6. 2nd Cause of Action -- Injunction

Defendants' Argument Defendants argue that there is no injunctive relief without an underlying claim. Because the Complaint does not allege viable causes of action, injunctive relief is inappropriate. Further, although the Complaint alleges that Civil Code § 2923.5 was violated, the other allegations show that BOA sent Newman a loan modification packet, considered the modification application, and then denied it. This conduct complies with § 2923.5.

Plaintiff's Opposition

Newman argues that dismissal is not appropriate because he has raised serious issues regarding BONY's claim to the note, as well as the validity of the assignments of the beneficial interest in the deed of trust. BONY cannot show that it possesses the note or that the note was ever transferred to the Mortgage Backed Securities Trust.


As an initial matter, injunctive relief is a remedy, not a cause of action, and a request for injunctive relief will fail in the absence of an underlying cause of action. See Nguyen v. Bank of Am. Nat'l Ass'n, 2011 U.S. Dist. LEXIS 131776, *23-*24 (N.D. Cal. Nov. 15, 2011); Shamsian v. Atlantic Richfield Co., 107 Cal.App.4th 967, 684-85 (2003); City of S. Pasadena v. Department of Transp., 29 Cal.App.4th 1280, 1293 (1994). Here, the Court has determined that none of the Complaint's other causes of action are properly pled. To the extent that injunctive relief is predicated on the above dismissed causes of action, dismissal is appropriate.

However, the Complaint also alleges that Defendants "did not comply with California Civil Code § 2923.5, did not attempt to contact [Newman] before the Notice of Default and Election to Sell was executed prior and the Debt Validation letter by Reconstruct before they were successor Trustee, thus the pending Notice of Default is invalid." Complaint ¶ 62. Although unclear, the Court reads this paragraph as an attempt to allege a violation of § 2923.5.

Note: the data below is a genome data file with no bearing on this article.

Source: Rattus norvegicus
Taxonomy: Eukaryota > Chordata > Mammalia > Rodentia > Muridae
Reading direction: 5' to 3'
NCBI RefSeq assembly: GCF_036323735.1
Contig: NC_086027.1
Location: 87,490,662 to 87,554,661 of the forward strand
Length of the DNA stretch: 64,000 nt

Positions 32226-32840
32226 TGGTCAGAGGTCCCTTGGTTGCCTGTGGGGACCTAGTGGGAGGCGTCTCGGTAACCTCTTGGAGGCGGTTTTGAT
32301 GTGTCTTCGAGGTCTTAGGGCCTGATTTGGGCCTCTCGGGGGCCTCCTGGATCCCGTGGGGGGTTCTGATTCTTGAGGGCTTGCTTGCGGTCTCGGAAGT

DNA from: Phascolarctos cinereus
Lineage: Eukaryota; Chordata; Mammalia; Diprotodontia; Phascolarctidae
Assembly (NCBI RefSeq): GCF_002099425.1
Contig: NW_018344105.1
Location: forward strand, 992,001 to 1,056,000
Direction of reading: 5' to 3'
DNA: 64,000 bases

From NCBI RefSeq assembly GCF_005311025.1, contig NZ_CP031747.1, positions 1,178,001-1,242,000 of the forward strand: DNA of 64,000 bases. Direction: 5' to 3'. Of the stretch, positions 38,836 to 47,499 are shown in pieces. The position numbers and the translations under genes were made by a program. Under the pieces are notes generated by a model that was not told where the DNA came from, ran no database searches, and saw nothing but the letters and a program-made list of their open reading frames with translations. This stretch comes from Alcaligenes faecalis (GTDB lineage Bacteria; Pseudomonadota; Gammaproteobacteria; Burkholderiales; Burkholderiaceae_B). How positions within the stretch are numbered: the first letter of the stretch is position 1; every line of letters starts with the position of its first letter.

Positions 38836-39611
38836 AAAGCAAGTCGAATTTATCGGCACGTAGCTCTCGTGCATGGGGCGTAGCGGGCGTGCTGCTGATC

A notice of default cannot be filed until 30 days after the mortgage servicer/lender has met the requirements of Civil Code § 2923.5. See Cal. Civ. Code § 2923.5(a); Stebley v. Litton Loan Servs., 202 Cal.App.4th 522, 525-26 (2011); Mabry v. Superior Court,185 Cal.App.4th 208, 221 (2010). Section 2923.5 requires that "a mortgagee, trustee, beneficiary, or authorized agent must contact the borrower 'in person or by telephone in order to assess the borrower's financial situation and explore options for the borrower to avoid foreclosure' or satisfy due diligence requirements before a notice of default is filed." Intengan v. BAC Home Loans Servicing LP, - - - Cal.App.4th - - -, 2013 Cal. App. LEXIS 225, *16 (2013); Skov v. U.S. Bank National Assn., 207 Cal. App. 4th 690, 695-96 (2012). "Due diligence requires sending a letter by first-class mail, making three attempts to contact the borrower by telephone, and sending a certified letter if no response is received within two weeks of the telephone attempts." Intengan, - - - Cal.App.4th - - -, 2013 Cal. App. LEXIS 225 at *16-*17 (2013) (citing Civil Code § 2923.5(e)). Section 2923.5 does not require the lender to modify the loan. Skov, 207 Cal.App.4th at 695-96; Mabry v. Superior Court,185 Cal.App.4th 208, 214 (2010). "The only remedy for noncompliance with the statute is the postponement of the foreclosure sale." Skov, 207 Cal.App.4th at 696; Mabry, 185 Cal.App.4th at 214. There is no remedy for a violation of § 2923.5 if the foreclosure sale has already occurred. See West v. JPMorgan Chase Bank, N.A., 214 Cal.App.4th 780, 800 n.6 (2013); Stebley, 202 Cal.App.4th at 526.